Eventually, says Pak, who co-owns Ivy, the goal is for Ivy to funnel $100,000 a year to 12+, providing a base, which when added to the grants 12+ already receives, would securely sustain the non-profit. But having two different entities, with two very different populations, has also created a separate opportunity that Pak says they hope to grow: A pipeline linking students and teachers to each other, to jobs and to volunteer opportunities.

Already, recent college graduates who become 12+ fellows may also apply for part-time tutoring positions at Ivy. Soon, they plan to offer 12+ students part-time administrative jobs at Ivy, and Ivy students the chance to volunteer in the city, helping to tutor their peers and learning how they can use their privilege to make a positive impact in the world.

“If you look at our students at Ivy and 12+ the difference is sometimes jarring, and that is because of the circumstances that they were born in and their own personal experiences,” says Ester Park, a 12+ program manager at Hill Freedman and Education Director at Ivy Advantage. “We’re trying to bridge that gap where we get [students] to think more open mindedly about how there are different people than themselves, but that we can work together to serve our communities.”

The partners, already disruptors in the mostly elite field of college prep, started thinking about another disruptor, in another field: Tom’s Shoes, with its one-for-one business model that sends a pair of shoes to a person in need across the globe for every pair it sells.

Even without Ivy’s philanthropic alter-ego, the company offered a new take on the standard test prep program. The teachers, like Park, are all young college graduates, who spend time connecting with their students, beyond the vocabulary and algebra on the page. This means smaller class sizes of no more than 10; and a program that aims to instill excellence and goodness in their clientele. “Our teachers meet students where they are,” says Pak. “They aren’t hired just to come in, teach, and leave. There’s a lot of money to be made, yes, but there’s also a lot of good that can be done through [test prep centers].”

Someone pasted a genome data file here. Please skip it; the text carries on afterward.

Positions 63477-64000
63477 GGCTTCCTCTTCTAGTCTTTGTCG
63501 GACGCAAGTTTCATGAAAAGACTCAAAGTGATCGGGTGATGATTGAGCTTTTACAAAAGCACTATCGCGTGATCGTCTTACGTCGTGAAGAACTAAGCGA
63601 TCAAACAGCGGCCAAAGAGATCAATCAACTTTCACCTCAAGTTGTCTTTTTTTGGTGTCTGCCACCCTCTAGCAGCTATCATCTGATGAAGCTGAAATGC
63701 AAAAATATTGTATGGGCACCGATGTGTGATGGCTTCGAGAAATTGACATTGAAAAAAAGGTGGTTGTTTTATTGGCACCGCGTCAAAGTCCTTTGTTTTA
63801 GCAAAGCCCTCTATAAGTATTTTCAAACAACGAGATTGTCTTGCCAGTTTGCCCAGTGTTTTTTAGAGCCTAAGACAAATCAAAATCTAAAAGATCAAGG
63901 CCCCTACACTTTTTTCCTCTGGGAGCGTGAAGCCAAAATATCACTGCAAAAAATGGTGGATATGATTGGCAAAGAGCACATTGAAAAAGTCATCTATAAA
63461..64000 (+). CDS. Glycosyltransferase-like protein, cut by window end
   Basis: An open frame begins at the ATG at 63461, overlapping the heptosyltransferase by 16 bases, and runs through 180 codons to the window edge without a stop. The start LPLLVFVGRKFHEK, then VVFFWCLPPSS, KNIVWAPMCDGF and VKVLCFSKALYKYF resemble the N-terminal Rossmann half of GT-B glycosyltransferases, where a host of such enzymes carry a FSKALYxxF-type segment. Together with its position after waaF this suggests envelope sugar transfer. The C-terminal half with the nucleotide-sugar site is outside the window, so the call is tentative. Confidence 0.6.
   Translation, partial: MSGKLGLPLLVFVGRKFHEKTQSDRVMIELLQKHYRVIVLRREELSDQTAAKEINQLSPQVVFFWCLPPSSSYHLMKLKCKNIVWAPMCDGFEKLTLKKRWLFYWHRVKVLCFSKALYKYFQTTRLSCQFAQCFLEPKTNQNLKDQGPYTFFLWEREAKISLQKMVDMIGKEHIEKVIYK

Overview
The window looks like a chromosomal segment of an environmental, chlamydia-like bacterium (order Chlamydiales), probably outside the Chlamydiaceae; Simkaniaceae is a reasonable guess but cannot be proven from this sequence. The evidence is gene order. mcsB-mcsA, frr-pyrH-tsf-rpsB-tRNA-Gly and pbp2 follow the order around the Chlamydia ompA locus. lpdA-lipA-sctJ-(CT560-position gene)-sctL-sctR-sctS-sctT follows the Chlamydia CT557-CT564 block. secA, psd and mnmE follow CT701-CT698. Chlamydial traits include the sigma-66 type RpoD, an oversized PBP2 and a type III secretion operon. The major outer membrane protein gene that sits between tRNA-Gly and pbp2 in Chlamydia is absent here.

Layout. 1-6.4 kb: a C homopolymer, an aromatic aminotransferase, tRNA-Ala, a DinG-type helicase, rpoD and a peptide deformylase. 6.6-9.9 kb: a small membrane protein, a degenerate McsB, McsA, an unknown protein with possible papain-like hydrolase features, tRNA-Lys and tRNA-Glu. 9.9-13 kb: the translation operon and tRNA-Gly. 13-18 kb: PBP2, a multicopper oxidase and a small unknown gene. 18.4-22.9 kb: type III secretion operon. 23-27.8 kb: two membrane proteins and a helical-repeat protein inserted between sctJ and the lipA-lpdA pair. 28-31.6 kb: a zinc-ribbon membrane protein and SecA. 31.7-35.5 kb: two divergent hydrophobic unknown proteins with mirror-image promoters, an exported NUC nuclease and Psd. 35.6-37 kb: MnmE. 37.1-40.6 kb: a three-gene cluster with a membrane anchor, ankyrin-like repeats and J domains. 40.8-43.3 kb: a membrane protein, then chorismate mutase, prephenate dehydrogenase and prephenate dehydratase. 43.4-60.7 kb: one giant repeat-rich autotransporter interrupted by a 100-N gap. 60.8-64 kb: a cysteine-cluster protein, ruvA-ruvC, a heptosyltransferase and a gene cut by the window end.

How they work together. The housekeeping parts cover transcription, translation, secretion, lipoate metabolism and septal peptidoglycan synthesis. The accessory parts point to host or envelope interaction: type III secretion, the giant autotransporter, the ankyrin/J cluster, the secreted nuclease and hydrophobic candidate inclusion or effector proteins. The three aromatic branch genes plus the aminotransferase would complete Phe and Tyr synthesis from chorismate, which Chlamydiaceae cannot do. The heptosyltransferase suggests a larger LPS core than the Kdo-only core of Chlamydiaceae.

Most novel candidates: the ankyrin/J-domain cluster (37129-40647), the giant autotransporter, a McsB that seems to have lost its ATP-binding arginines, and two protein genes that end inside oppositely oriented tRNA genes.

This goes back to Kwon’s original inspiration for 12+, when it was called “One Little Did.” A Penn student at the time, Kwon was volunteering with the debate team at West Philadelphia High School where, he told the Inquirer, the students “were asking about things that I thought everybody knew, things we take for granted.” Questions like: “What are the SATs?” “Do I have to take them to go to college?” and  “How do you apply to college?”

While they’ve helped many students answer those questions since then, Pak admits that it’s easy for staff to get lost in the systemic problems of poverty, poor schools and low expectations. He reports having days—like so many other positive social change agents, administrators and educators in Philadelphia—when he wonders, “Are we making a difference?”

His team makes sure to remind one another that what they’ve already achieved is “noteworthy, and it’s only going to go up from here.”

Right now going up from here means graduating the first 12+ senior class at their newest school partner, Hill Freedman World Academy, and expanding the alumni program, Ascend, in order to ensure as many students as possible transition successfully to college the first fall after graduation and stay on track. They’re still considering expansion into a fourth school depending on…you guessed it: funding.  

Ultimately, Pak’s hope is that the work being done at Ivy Advantage and 12+ will be a positive message, specifically to college students who are coming up behind them: “Many of them are graduating with an incredible opportunity to make a difference in whatever community they are [a part of]. And there’s a lot of work to be done.”

Correction: A previous version of this article said that Albert Pak runs 12+; he is co-owner of Ivy. 

Photo header: Ivy Advantage co-owner Raymond John and CEO Frank Wang. (Photo by Patrick Clark)